DIY in-car Wi-Fi and data plan suggestions for use in Ireland

Irish roadWhen I had a chat with a lady who bought a new Opel car, she mentioned how expensive the in-car Wi-Fi is to run.  In addition to paying for an OnStar subscription to enable Wi-Fi access, she must pay for usage.  She was surprised to hear that there are other alternatives available that would let her children go online with their Tablets.

In this article, I will discuss various options for getting Wi-Fi capable devices online in the car.  These do not involve any hard wiring or modification to the car.  In fact, the tethering option mentioned below may work without having to purchase any additional equipment or cables.  

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This article is broken down into the following sections:

Update 6th March 2018: iD Mobile has gone into provisional liquidation on the 6th March.  I have crossed out the affected sections below and will remove them after the network ceases.

Mobile Hotspot (Tethering)

Phone hotspotThe simplest way to create a Wi-Fi hotspot is enable the Hotspot feature on your phone.  Most Smartphones provide this capability and can connect up to 5 devices such as tablets, laptops and other phones.  Depending on the provider (see below), the Wi-Fi data usage usually comes out of your data allowance.  As the Hotspot feature configuration varies across handset makers, check the phone’s settings for a ‘Tethering’ or ‘Hotspot’ menu.

Before trying out this feature, be sure to check the notes below particularly with bill pay plans.  Some Three plans are known for hefty tethering charges, particularly iPhone and former O2 plans.  Be sure to configure a Wi-Fi password, which devices will require to connect.  On some Android phones, go into the settings menu and then in to ‘More’ to access the Tethering settings and turn it on.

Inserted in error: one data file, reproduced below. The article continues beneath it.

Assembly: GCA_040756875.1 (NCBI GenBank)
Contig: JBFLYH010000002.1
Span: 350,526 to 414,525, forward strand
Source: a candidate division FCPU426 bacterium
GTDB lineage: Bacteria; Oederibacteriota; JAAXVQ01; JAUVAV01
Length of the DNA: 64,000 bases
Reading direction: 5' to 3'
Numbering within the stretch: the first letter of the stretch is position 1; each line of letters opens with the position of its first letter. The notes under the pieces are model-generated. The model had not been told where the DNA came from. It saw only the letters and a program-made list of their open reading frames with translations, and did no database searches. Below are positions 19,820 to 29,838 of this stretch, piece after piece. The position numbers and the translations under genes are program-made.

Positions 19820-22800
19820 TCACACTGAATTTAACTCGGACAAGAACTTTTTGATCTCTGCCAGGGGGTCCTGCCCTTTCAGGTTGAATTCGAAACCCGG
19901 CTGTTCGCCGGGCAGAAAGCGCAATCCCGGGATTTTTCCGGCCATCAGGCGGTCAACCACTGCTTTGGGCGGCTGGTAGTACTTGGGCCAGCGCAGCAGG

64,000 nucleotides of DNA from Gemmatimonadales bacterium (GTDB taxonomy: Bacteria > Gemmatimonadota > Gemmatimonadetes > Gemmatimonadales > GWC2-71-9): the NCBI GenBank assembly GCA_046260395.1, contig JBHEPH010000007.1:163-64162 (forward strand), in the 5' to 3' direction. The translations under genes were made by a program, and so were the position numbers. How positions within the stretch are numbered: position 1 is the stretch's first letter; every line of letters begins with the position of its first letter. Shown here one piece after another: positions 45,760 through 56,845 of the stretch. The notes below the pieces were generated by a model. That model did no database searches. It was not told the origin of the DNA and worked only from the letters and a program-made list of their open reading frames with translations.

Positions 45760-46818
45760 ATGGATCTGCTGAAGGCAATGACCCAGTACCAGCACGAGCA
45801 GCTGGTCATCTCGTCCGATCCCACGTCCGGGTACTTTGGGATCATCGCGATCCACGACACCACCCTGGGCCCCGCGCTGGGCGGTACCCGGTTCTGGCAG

Largest prepay phone packages for tethering

Three prepay (€20 top-up every 4 weeks for AYCE) – Although Three do not officially allow or support tethering, it reportedly works with their prepay AYCE plan.  Even the 60GB fair usage allowance is not a hard limit.  While this may seem like the ideal package, unfortunately Three’s network performance varies a lot from one location to another.  Many areas face high contention at peak time after 8pm and on weekends.   This €20 top-up also adds €20 credit to the account balance.  As Three does not offer any call bundles on prepay, this plan is not cost effective for users who make more than a few short calls a month.

Eir Mobile prepay (€20 charge every 4 weeks for Simplicity plan). Eir Mobile’s €20 prepay Simplicity plans provide 15GB per top-up interval, plus 60GB of social media access which includes YouTube.  Although Eir’s 3G/4G coverage is not as widespread as Three, its data speed is generally superior particularly at peak time.  Unlike Three, their Simplicity plans with unlimited calls cover all networks including landlines.  This plan consumes the full €20 top-up (or gobbles €20 of credit) every 4 weeks.

Vodafone X Weekend (€20 charge every 4 weeks). This account requires a Student ID to sign up or a Facebook account with an age of under 25.  The Weekend plan provides 20GB per top-up interval plus 20GB per weekend.  This package would be ideal for those with long weekend driving trips such as weekend shopping.  Vodafone provides the most widespread 3G/4G coverage in Ireland based on my experience.  This makes it ideal for rural locations where people tend to drive longer runs.  For example, there are many areas in Co. Donegal that lack Three and Eir Mobile coverage despite what their maps show.  Check the tethering note below.